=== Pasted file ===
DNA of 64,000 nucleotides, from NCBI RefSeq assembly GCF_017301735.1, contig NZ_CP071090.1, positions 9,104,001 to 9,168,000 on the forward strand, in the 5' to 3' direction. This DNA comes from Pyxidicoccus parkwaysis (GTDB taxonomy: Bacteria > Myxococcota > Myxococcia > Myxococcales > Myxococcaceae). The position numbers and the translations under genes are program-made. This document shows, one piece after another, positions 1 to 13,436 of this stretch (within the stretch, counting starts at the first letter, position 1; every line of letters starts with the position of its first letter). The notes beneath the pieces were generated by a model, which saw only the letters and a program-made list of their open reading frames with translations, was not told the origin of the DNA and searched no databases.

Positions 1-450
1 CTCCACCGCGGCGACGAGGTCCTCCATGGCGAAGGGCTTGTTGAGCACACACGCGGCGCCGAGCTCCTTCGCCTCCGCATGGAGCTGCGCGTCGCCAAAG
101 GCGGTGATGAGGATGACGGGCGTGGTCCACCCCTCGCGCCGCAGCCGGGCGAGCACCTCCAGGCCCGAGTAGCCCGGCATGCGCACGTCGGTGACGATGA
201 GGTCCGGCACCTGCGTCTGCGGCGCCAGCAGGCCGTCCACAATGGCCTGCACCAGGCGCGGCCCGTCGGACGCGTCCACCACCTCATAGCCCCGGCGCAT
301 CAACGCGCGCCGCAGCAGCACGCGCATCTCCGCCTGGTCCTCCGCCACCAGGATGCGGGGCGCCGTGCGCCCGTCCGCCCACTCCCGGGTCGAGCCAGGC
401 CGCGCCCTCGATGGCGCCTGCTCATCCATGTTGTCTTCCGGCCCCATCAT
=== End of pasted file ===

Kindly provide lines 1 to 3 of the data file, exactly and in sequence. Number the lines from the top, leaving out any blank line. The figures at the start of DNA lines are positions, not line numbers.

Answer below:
DNA of 64,000 nucleotides, from NCBI RefSeq assembly GCF_017301735.1, contig NZ_CP071090.1, positions 9,104,001 to 9,168,000 on the forward strand, in the 5' to 3' direction. This DNA comes from Pyxidicoccus parkwaysis (GTDB taxonomy: Bacteria > Myxococcota > Myxococcia > Myxococcales > Myxococcaceae). The position numbers and the translations under genes are program-made. This document shows, one piece after another, positions 1 to 13,436 of this stretch (within the stretch, counting starts at the first letter, position 1; every line of letters starts with the position of its first letter). The notes beneath the pieces were generated by a model, which saw only the letters and a program-made list of their open reading frames with translations, was not told the origin of the DNA and searched no databases.

Positions 1-450
1 CTCCACCGCGGCGACGAGGTCCTCCATGGCGAAGGGCTTGTTGAGCACACACGCGGCGCCGAGCTCCTTCGCCTCCGCATGGAGCTGCGCGTCGCCAAAG